Getting Better From Rejection

posted by Logan Anderson April 3, 2018 2 Comments

I started my career in Denison, Iowa, a small town on the rural western side of the state. My job was to sell advertising and be the backup play-by-play man. The only experience I was getting in play-by-play were road games that the main guy didn’t want to do and area playoff games. It was a great foot in the door, but I obviously wanted more. About a year and a half into my time there, a job opened up in Okoboji, Iowa. I thought I was qualified, so I applied, and a few days later got a call wanting to set up an interview. I drove to Okoboji, thought the interview went great, and went home ready to start the next chapter of my career.

As you can probably guess from the title of this post, I didn’t get the job. In hindsight, I made some silly mistakes in the interview. More importantly, it turned out there was some pretty strong competition for the job. The person who ended up getting the position was  Adam Amin, who is now doing national games for ESPN.

This was my first real experience with job market rejection, and I took it pretty hard. I desperately wanted to be the featured broadcaster at a station instead of feeding off the leftover table scraps. It was frustrating to get that close and come up empty. I was young and naive enough at the time to think that rejection would be an occasional bitter pill to be swallowed, not a frequently recurring theme.

Since then I’ve been offered five full-time jobs, accepted two of them, and come up short more times than I can count. I’ve learned that a thick skin and mental toughness are essential in order to be successful in sportscasting. Here are a few of my personal thoughts on how to wrap your head around job market rejection.

Realize You Probably Weren’t The Best Candidate: In our heads we are sure that there can’t possibly be anyone better than ourselves for the jobs we apply for. The reality is, we don’t know who else is applying for a given job. You may be going against a future star of the industry or just someone else who is a better fit for that particular position. There are always going to be a disproportionate number of jobs compared to qualified applicants in sportscasting. With that in mind…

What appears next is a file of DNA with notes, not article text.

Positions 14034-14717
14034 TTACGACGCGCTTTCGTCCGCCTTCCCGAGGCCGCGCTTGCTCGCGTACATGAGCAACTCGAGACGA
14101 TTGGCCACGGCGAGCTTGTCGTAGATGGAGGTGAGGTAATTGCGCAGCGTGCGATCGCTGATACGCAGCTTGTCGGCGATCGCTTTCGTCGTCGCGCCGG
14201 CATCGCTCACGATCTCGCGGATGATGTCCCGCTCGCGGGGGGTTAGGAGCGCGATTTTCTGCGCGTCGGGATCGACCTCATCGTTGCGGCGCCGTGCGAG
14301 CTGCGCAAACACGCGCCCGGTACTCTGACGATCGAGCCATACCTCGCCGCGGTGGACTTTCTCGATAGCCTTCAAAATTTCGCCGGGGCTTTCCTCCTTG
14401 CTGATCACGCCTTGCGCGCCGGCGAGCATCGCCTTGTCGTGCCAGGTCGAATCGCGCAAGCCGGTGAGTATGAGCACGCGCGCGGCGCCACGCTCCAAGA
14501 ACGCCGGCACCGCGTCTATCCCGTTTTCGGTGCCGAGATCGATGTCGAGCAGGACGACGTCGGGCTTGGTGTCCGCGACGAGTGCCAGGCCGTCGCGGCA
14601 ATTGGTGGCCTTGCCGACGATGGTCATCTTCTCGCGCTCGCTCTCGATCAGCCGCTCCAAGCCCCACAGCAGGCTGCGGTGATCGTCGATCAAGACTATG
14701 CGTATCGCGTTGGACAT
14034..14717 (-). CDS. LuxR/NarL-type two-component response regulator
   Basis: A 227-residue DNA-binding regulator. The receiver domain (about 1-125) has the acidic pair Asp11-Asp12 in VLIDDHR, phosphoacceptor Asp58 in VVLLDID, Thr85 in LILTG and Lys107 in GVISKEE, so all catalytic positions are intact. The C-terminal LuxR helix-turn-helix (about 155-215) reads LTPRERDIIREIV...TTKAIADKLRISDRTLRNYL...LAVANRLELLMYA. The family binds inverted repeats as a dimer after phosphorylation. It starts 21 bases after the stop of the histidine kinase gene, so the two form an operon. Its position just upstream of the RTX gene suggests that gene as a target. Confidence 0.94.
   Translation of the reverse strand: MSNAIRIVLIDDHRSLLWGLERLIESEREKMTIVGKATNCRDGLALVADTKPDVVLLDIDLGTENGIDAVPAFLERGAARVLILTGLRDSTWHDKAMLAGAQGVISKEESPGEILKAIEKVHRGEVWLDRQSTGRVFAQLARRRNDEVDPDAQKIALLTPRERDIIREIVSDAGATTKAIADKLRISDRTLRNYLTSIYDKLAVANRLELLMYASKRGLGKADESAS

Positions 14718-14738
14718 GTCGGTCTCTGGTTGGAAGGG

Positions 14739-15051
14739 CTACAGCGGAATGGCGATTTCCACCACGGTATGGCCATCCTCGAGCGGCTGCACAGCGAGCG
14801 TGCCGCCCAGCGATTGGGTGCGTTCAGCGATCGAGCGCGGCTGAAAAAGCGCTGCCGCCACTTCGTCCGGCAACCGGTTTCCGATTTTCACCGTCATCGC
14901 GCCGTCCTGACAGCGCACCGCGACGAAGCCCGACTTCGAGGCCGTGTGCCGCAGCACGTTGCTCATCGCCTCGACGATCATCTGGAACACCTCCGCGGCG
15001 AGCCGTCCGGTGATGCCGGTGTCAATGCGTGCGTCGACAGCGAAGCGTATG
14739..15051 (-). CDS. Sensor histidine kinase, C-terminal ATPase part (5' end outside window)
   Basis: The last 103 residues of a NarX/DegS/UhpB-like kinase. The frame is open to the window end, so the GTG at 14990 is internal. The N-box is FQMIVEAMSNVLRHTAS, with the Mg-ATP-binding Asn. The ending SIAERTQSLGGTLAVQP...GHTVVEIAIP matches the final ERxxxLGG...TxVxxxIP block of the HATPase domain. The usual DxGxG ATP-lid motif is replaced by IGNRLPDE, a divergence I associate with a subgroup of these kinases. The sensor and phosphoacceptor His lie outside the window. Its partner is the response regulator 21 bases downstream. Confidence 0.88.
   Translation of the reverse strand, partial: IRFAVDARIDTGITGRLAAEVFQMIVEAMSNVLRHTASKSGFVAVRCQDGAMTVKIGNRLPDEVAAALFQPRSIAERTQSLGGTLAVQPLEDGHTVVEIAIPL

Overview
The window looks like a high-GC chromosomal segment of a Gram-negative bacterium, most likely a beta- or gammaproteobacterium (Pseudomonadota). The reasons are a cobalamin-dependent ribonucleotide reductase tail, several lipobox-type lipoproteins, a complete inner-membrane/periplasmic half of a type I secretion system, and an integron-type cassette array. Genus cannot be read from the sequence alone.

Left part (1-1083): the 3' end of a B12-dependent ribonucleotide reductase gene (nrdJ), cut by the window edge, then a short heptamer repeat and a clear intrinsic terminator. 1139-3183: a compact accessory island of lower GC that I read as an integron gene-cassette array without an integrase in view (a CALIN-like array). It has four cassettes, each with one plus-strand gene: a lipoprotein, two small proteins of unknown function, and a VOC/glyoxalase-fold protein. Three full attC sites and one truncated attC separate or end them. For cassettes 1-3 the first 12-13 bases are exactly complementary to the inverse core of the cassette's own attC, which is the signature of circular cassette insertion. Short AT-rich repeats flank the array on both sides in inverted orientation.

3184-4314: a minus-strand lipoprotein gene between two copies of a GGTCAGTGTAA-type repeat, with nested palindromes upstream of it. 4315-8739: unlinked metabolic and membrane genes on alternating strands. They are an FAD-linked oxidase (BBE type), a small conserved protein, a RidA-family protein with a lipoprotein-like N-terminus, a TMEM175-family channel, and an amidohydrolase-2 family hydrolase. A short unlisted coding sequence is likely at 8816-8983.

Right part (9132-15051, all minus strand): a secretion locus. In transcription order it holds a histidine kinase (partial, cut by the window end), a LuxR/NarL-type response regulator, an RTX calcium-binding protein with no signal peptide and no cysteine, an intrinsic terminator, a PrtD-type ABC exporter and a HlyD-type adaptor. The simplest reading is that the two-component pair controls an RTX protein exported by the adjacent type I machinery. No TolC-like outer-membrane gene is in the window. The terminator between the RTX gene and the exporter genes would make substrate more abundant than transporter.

It’s Not Personal: Employers don’t turn us down to make us feel bad.  They are trying to do what’s best for their organization. Maybe they want someone with knowledge of the local area. Maybe they are under pressure from their boss to hire a specific type of broadcaster. Either way, it’s about fit and a subjective judgment of what they feel is best. Accept that for what it is, say thank you for the consideration, and move on.

Success Doesn’t Feel As Good Without Failure: If achievement were easy, everyone would do it. It took Michael Jordan seven seasons before he finally won a championship, and he was probably the best basketball player ever. Going through adversity and experiencing rejection and failure sucks at the time. But when you eventually come out on the other side, it feels that much better reflecting on adversity and knowing that you overcame the odds.

Learn Where You Came Up Short: When you’re rejected for a job, there is always a reason. Sometimes it’s obvious, like when a future ESPN star is also up for the same job. Sometimes it’s less obvious. I believe that it’s usually a good idea to follow up with the decision- maker after they make the hire. You have to be careful not to sound bitter, but it’s one of the best ways to find out how you can improve your candidacy the next time. I usually put together a short email similar to this:

Congratulations on hiring Jon Doe. I’m sure he/she will do a great job for you. I was hoping you might share with me the areas I need to improve to be considered for future openings. Thank you for your consideration.   

If you don’t get a response, don’t follow up. It will just come off as whiny. But in my experience, more often than not, they will share constructive criticism that will help in future applications.

Rejection is hard. It’s a universal truth! However, learning to handle rejection and get better from it is something that you have to be able to do in sportscasting.

How do you handle rejection and disappointment? Share your thoughts in the comment section below.




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Shawn April 3, 2018 at 11:13 pm

Don’t forget, sometimes you ARE the best candidate and still receive rejections. In fact, a good chunk of jobs go to folks who aren’t the most talented on-air due to nepotism, contacts, creativity in the job application, etc, etc, etc…

Logan Anderson April 4, 2018 at 2:11 am

That is true. I think it’s also important to remember being the best candidate is subjective and often athletic directors and other decision makers don’t always actually know the difference between average and great play-by-play. Definitely frustrating.


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